‘Amma’: a theatrical journey using virtual reality to tackle weighty issues
Image credit: Manuel Harlan
New drama lets Bangladeshi women tell their stories of life in England with the help of VR.
‘Amma’ is a hybrid theatrical-VR experience that aims to bring audiences on a journey to Bangladesh and back, following a woman’s recollections of the War of Independence. This war was fought in 1971 between West Pakistan (now Pakistan) and East Pakistan (now Bangladesh) and ended with the establishment of an independent Bangladesh.
In many ways, women hold important roles in Bangladeshi society. Its two political dynasties are led by women and the growth of its economy is in no small part thanks to the millions of women who work in the garment industry. However, while researching the war in the run-up to its fiftieth anniversary, director Abdul Shayek noticed that there were few stories of ordinary women like his late mother, who migrated from Bangladesh to the UK when he was three years old.
Countless women like his mother, Shayek explains, experienced trauma due to the conflict in Bangladesh – which involved the rape of hundreds of thousands of Bengali women and girls – followed by additional trauma due to racial hostility in the UK. He considers ‘Amma’ - which is based on testimony from Bangladeshi women across England - an opportunity to unpack their experiences.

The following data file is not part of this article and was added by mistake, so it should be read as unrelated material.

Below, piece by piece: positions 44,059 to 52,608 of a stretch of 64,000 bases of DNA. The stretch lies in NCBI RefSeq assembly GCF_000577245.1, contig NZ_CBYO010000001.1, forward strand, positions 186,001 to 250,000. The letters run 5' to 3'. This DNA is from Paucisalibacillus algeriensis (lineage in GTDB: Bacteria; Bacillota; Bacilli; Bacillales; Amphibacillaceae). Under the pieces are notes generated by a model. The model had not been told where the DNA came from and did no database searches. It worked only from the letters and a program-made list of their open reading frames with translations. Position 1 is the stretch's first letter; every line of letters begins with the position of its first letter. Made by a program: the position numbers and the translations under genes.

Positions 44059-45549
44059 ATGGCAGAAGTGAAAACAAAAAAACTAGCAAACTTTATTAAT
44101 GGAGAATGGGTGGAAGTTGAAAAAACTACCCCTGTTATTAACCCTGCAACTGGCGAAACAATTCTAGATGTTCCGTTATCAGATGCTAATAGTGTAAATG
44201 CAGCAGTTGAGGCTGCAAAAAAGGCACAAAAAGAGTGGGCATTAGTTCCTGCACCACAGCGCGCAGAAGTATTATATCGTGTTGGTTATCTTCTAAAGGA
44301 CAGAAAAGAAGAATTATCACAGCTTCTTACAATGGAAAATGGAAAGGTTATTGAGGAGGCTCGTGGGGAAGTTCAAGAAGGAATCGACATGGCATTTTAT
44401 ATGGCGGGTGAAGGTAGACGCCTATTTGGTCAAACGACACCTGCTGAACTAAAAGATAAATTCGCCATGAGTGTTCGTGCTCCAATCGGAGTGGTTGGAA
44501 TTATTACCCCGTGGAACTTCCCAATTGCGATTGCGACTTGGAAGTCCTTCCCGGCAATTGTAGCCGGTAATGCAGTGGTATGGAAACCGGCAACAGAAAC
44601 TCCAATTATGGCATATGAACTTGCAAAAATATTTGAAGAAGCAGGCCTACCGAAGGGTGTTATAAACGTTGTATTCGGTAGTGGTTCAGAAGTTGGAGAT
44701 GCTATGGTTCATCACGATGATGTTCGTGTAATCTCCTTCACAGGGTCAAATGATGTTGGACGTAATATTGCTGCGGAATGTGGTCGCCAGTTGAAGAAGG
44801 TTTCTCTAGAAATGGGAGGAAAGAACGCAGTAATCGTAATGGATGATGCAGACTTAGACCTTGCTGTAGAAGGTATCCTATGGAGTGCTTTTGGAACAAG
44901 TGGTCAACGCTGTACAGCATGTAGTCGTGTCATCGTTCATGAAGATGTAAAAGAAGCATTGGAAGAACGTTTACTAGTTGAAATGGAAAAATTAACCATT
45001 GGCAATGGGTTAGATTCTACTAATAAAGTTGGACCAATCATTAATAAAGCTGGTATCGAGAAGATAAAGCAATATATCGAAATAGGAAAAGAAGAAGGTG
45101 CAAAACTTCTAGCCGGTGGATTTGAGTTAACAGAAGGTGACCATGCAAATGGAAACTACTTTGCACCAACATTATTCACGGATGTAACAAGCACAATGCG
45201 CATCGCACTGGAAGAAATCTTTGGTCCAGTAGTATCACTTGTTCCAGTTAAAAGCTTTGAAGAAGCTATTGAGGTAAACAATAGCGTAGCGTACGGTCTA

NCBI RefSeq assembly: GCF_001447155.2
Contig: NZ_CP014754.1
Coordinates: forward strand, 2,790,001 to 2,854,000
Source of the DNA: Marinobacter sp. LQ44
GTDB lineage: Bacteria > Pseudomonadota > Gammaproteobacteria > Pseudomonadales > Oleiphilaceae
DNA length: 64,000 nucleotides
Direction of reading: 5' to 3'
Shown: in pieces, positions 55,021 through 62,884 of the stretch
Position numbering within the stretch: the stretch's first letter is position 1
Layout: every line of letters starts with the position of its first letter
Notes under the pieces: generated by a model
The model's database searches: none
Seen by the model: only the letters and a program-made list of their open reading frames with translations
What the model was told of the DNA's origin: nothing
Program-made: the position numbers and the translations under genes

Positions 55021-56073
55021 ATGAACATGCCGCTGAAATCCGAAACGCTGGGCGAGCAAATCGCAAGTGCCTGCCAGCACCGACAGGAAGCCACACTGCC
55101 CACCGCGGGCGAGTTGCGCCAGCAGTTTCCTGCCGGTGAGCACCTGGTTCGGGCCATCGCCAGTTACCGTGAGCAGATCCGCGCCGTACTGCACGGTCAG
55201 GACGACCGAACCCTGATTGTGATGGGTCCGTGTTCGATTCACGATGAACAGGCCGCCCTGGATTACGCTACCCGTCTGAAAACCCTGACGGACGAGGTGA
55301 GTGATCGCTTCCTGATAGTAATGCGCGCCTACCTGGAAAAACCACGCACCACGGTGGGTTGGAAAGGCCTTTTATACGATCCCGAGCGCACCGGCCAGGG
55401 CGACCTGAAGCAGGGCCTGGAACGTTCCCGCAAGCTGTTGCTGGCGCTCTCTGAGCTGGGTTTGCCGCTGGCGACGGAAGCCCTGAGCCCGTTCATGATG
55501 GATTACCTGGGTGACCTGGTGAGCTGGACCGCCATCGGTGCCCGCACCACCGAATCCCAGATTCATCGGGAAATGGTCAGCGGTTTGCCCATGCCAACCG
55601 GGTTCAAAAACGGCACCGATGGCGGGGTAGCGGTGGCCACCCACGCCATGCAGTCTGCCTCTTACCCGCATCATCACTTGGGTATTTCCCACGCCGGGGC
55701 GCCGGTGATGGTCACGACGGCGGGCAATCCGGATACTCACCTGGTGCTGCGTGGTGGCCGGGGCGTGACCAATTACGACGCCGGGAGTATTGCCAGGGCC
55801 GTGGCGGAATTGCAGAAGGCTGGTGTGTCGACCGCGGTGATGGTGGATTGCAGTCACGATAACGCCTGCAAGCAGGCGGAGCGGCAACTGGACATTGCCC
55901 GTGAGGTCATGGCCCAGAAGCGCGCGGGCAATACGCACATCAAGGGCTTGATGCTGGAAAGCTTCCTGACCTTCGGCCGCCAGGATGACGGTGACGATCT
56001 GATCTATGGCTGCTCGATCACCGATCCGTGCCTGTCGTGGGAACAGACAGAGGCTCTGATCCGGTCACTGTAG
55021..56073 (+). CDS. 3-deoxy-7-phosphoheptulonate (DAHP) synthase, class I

“No one ever gave them any space and time to reflect and understand and try to heal,” he says. “It felt like a really useful and important opportunity for us to talk to these women to understand what happened to them and find a way to make sure that these stories are archived for future generations.”
Shayek says that this is a salient moment for telling their stories. Britain has a heightened awareness of its colonial legacy, compounded with awareness of the unequal impacts of climate change: the two are inextricably linked. Bangladesh is one of the lowest-lying countries in the world, putting it “at the coalface” of climate change (with unusual weather patterns during monsoon season even disrupting filming for ‘Amma’).
Meanwhile, the prominence of South Asians at the top of UK politics has prompted a fresh discussion about heterogeneity within the community. British Bangladeshis have the highest poverty rate of any ethnic group in the UK and were most at risk of dying from Covid-19. “Rishi Sunak absolutely doesn’t speak to someone of Bangladeshi heritage living in a council house and on benefits, like my mum was,” Shayek says.
He adds that the British Bangladeshi community experience severe digital poverty and he hopes ‘Amma’ will provide an opportunity for older members of the community to engage with VR.
“The idea of using technology really came about because I felt like there was a real need for an exchange of some sort. If people are sharing their stories, if we’re asking people to relive their trauma for us, we should give them something in return: providing access to a technology that otherwise they might not access or come across was really important.”